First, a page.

The J. David Singer Data Innovation award has been awarded jointly to the Department of Peace and Conflict Research at Uppsala University and PRIO for the UCDP/PRIO Armed Conflict Dataset. The award is given by the Conflict Processes Section of the American Political Science Association (APSA) and it is the second time it is presented. Håvard Hegre and Peter Wallensteen accepted the prize on behalf of PRIO and UCDP at this year's APSA conference in Chicago 29 August-1 September.
The Singer Award recognizes projects which contribute to the enterprise of systematic data collection on conflict, whether international or domestic. The two primary criteria are impact and innovation. Projects with high impact influence the research of many others by providing data sets or tools which are used widely in the field. Innovative projects change how we think about data in any number of ways, such as what we can collect as data, how we collect it, and how we analyze it. Projects which create public goods for the community of scholars who study conflict systematically are those that the award seeks to recognize.
The award committee states that ‘Because the data include non-state actors and lower thresholds for fatalities, the Armed Conflict Data Set allows researchers to explore different thresholds for conflict which may be appropriate for particular questions. The data are well documented, with useful case histories. We also recognize the presentation of the data on the website and the tools provided by the projects to allow users of varying expertise levels to examine the data. The article of record for the UCDP/PRIO armed conflict data set has been cited over 1500 times according to Google Scholar, an impressive record. The data form the core for a number of extension projects including geo-referenced conflict data, battle-deaths data, and data on conflict termination. The availability of the Armed Conflict Data set facilitates research by many other scholars, in many different directions.’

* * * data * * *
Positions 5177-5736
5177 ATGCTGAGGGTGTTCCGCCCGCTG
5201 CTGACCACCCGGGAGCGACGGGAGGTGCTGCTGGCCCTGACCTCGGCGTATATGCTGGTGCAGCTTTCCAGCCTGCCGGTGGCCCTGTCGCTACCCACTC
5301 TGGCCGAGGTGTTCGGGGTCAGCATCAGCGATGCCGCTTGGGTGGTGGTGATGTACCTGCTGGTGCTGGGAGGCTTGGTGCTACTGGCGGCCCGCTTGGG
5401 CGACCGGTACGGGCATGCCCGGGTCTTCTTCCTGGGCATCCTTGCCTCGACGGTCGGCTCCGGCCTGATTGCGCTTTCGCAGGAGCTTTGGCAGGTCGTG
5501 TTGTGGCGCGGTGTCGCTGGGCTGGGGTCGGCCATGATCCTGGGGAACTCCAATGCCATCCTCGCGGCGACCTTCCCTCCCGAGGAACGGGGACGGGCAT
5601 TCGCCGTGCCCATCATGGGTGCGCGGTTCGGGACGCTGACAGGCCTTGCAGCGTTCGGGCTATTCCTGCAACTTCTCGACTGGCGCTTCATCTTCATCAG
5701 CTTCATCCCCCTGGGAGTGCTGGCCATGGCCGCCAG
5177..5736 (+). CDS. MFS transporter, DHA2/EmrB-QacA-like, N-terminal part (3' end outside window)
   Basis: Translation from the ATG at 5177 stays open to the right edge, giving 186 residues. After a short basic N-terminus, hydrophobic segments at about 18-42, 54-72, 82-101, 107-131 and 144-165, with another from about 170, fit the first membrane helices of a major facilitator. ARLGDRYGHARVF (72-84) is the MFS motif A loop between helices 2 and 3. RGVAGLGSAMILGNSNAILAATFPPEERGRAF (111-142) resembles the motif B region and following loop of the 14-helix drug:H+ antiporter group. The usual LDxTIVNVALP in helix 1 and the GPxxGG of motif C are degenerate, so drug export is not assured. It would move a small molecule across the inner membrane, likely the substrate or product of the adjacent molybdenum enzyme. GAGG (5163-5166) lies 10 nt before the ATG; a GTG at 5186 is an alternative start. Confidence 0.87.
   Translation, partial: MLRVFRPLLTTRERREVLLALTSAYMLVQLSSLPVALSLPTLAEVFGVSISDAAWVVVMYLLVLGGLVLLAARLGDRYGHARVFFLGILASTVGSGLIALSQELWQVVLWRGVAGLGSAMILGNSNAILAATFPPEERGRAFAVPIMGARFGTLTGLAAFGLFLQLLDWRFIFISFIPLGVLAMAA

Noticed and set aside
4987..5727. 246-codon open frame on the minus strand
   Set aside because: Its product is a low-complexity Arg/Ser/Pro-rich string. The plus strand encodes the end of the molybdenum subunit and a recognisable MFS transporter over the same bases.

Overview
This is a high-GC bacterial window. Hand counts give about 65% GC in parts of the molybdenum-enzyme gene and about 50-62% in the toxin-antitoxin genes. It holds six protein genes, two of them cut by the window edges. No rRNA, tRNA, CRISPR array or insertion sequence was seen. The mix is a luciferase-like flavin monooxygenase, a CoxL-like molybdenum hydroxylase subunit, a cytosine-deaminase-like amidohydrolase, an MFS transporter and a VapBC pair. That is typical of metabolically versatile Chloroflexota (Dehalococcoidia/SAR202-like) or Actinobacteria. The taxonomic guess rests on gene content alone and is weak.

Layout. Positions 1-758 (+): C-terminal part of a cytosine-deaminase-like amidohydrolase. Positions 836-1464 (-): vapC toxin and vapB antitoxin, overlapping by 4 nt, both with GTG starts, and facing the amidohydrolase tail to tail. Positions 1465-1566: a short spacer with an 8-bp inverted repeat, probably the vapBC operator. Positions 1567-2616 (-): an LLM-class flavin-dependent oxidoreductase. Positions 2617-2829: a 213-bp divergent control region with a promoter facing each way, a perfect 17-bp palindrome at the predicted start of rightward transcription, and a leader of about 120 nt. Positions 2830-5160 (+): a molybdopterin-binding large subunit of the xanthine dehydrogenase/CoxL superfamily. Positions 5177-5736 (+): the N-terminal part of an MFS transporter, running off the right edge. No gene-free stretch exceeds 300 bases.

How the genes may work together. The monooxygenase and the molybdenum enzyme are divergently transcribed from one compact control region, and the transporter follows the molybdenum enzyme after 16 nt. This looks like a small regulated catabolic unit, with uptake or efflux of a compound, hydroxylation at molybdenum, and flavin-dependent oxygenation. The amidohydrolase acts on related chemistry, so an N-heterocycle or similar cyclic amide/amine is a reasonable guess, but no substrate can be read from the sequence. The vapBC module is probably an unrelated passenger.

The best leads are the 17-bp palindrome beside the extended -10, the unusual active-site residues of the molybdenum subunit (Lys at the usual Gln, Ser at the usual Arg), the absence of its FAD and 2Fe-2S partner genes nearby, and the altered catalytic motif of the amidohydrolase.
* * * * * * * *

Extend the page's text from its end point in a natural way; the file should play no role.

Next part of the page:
The annual update of the dataset is published in Journal of Peace Research, most recently in the July 2013 issue.